Are You On the Cliff’s Edge?

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The day started out like a scene from The Sound of Music. We had spent the morning in American Basin, an 11,600-foot-high alpine paradise nestled in the San Juan Mountains of Colorado. The meadow was full of mid-summer wildflowers, just as we had hoped. I half expected Fraulein Maria to appear with a quick chorus of The Hills Are Alive as we wound along the trail. Columbine, elephant flower, Indian paintbrush, harebells—it looked like a rainbow had exploded on the valley floor, the color interrupted only by a bubbling mountain stream that meandered through the foliage. Yeah, it was pretty sweet.

But as we drove back down the windy, rocky dirt road toward camp, disaster threatened an otherwise perfect day.

As we bumped along we came to a narrow, single-track section of road that perched precariously over a very steep, very long drop into a canyon. And—wouldn’t you know?—a truck was on its way up, just as we were on our way down. We were at an impasse. So, after conversing with the truck driver, I began to walk up the hill to let the other vehicles behind us know that we’d all have to back up until we could find a turn-out to let the truck pass. The first car I came to was a blue SUV.

After I explained the situation to the driver, she began backing up…only she didn’t notice her wheels were turned the wrong direction. Instead of backing up the hill, she was backing off the cliff. As her tires started going over, I ran to her window.

“Ma’am, you need to get out of your car…right now.” My voice was calm but firm.

Time to panic yet?

“No, I can do this,” she insisted. But as she tried to back away from the edge of the sheer drop, her tires slipped even further off the dirt road. I reached through her open window with my right arm looking for the lock to open the door to pull her out myself.

“Ma’am, please. You have got to get out of your car!” I pleaded. Now her rear driver’s side wheel was off the ground, and her front passenger side wheel was dangling over nothingness. Didn’t she see that if she didn’t get out of her car, she was going to die? Was she really completely blind to the imminent danger threatening her very existence?

I began praying, out loud and with conviction, “God, hold this car up! Send your angels to hold these tires up until she gets out of her car!” Lucky for all of us, God loves to show up when He’s all the chance we’ve got. I’m happy to report He held that car up. Eventually (read: a few seconds that felt like an eternity later), I was able to get her door open and hung onto it with all the body weight I could muster because, certainly, little ol’ me would be a big help to those angels keeping two-and-a-half tons of metal from tumbling down the cliff.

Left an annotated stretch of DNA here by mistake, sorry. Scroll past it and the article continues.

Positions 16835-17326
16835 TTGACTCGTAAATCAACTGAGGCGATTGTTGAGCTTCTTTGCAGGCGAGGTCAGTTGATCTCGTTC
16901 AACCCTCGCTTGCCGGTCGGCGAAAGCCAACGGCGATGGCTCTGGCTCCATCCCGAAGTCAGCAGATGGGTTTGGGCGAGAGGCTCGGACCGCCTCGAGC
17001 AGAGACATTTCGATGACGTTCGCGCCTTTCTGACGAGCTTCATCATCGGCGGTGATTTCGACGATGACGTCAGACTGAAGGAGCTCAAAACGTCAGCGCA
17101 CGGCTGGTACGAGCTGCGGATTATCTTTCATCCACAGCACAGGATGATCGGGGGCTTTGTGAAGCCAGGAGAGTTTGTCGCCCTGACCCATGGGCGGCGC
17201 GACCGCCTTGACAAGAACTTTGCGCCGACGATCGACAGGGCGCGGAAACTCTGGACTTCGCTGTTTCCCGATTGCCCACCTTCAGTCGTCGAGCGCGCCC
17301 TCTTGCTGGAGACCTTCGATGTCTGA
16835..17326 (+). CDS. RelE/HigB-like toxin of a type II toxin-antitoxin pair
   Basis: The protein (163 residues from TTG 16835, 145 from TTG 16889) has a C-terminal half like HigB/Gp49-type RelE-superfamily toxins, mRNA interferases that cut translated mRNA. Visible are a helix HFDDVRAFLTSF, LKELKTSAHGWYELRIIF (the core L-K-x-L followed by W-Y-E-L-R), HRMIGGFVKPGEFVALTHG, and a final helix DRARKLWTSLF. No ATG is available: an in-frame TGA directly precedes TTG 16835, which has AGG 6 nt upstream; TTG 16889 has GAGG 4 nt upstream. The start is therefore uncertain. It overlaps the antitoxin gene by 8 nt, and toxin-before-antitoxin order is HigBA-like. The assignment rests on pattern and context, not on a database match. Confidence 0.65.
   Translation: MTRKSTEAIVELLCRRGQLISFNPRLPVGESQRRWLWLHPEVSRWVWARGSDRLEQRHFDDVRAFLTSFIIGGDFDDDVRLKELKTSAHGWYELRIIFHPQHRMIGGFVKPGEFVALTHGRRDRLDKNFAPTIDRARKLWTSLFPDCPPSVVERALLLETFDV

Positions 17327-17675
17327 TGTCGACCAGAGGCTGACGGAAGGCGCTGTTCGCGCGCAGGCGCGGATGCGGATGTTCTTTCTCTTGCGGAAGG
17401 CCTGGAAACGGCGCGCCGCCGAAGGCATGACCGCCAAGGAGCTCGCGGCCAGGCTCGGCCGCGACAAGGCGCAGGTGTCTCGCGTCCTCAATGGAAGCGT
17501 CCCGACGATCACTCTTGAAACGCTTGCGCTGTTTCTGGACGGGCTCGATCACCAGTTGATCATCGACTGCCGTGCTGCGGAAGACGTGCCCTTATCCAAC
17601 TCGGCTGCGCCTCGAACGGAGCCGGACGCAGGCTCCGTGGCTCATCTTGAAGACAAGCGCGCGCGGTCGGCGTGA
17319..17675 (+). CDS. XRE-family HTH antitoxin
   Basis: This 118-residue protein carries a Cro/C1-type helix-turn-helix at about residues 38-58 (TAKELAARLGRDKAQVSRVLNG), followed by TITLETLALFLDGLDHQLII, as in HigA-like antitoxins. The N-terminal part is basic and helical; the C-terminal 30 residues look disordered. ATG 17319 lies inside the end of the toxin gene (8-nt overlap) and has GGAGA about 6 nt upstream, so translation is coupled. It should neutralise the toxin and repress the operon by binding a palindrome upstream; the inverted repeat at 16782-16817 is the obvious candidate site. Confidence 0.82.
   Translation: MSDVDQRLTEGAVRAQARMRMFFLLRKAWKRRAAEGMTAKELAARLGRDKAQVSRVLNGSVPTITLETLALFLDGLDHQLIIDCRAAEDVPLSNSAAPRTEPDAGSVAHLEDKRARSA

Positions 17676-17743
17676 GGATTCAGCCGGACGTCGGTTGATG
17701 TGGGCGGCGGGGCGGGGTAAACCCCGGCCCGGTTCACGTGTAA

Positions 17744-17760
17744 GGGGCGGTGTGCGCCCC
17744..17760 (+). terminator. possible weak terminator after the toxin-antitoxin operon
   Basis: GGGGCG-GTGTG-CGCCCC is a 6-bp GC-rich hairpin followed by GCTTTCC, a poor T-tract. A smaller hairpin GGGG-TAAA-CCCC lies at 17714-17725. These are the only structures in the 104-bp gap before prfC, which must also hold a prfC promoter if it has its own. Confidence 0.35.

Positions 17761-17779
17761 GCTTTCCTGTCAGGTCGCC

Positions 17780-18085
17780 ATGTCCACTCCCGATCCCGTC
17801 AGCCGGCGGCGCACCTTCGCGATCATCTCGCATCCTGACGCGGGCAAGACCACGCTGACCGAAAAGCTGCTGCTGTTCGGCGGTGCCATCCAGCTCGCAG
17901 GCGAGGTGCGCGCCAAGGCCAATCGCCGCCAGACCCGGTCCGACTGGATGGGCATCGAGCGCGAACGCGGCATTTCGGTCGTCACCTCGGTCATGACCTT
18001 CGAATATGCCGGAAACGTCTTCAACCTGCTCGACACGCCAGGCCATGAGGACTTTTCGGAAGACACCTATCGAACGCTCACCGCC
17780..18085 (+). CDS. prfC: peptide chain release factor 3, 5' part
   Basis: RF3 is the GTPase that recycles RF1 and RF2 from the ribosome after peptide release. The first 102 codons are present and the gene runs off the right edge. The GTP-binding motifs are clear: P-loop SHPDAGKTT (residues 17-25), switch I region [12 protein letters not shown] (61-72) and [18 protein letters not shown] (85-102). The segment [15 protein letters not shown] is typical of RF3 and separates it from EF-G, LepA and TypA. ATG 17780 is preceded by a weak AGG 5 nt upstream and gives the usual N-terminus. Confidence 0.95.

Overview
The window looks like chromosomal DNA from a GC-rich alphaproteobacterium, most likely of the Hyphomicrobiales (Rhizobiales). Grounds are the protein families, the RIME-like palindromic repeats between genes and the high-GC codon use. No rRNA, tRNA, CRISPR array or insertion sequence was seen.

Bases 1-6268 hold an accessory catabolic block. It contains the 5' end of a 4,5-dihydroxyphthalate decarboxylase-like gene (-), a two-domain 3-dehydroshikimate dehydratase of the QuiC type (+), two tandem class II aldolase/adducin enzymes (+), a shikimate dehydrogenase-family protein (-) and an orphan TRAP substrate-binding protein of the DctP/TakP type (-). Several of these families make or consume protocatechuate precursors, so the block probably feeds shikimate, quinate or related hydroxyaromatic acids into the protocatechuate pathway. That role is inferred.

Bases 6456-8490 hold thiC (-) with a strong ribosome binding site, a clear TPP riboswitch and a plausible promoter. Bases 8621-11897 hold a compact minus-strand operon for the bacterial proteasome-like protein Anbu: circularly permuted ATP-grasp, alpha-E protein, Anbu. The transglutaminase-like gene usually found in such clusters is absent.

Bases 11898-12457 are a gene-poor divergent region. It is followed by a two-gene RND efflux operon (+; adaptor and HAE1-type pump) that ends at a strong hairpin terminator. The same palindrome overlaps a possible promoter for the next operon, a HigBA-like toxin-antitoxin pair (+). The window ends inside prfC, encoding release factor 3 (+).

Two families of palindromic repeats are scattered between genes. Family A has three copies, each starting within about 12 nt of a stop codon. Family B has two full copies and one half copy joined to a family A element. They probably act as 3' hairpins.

Safe at last.

Thankfully, the driver finally abandoned the notion that she could fix this herself, and frantically unbuckled her seatbelt. Still holding the door with my left arm, I grabbed her arm with my right hand and pulled.

Safely outside the car, she saw just how desperate her situation had been. She literally could have died. If God hadn’t graciously intervened, her blue SUV—with her inside it—would have found its home among the other mangled wrecks at the bottom of that canyon (and I found out later there were quite a few). But instead she was safe, and now three big boys from Oklahoma clamored onto her rear tire and bumper to weigh down that car until help could arrive.

Her name was Rita. We sat on the roadside for three hours together (along with the Oklahoma trio on her bumper and a growing crowd of people who were trapped by the roadblock), while we waited for the tow truck that would eventually lift her vehicle to safety. Since she was pretty much stuck with me, I talked with her about God. A lot. She didn’t surrender her life to Jesus that day, but she couldn’t deny God’s existence any longer. I’m praying that one day I’ll see Rita in heaven, and I’ll get to hear the rest of the story—perhaps how that dramatic day opened her eyes to see just how much God loves her, and that she lived to see many more miracles in her life.

Blind and desperate, just like us.

As I think about that story, I’m struck by a soberiUnashamedng reality: Rita didn’t understand the desperateness of her situation. There she was, tipping over the side of a sheer drop-off, and she thought she could fix it herself! How could she be that blind? you and I might be tempted to wonder. But before we’re too hard on Rita, will you consider another sobering reality with me?

We’re just like her.

Sin blinds us to the desperateness of our situations. It keeps us from seeing the danger we’re in. Here’s the deal: If you are caught in habitual sin, you are dangling on the side of a spiritual cliff. I can’t in good conscience sit here and tell you that it’s no big deal. I can’t just pat you on the shoulder and say, “Don’t worry about it, girlfriend. We all have our struggles. Just keep trying harder and you’ll be okay in the end.” Please hear me on this: You won’t be okay in the end if you continue in your sin. And I’ll have to answer to God if I don’t warn you just how dangerous willful sin is.

Just like Rita was oblivious to the extent of her personal peril, we can also be blind to the danger of our sin. So if you’re caught in a secret sin of any kind today, let me stand outside your car window and tell you exactly why you need to get out right now.

– Jessie Minassian

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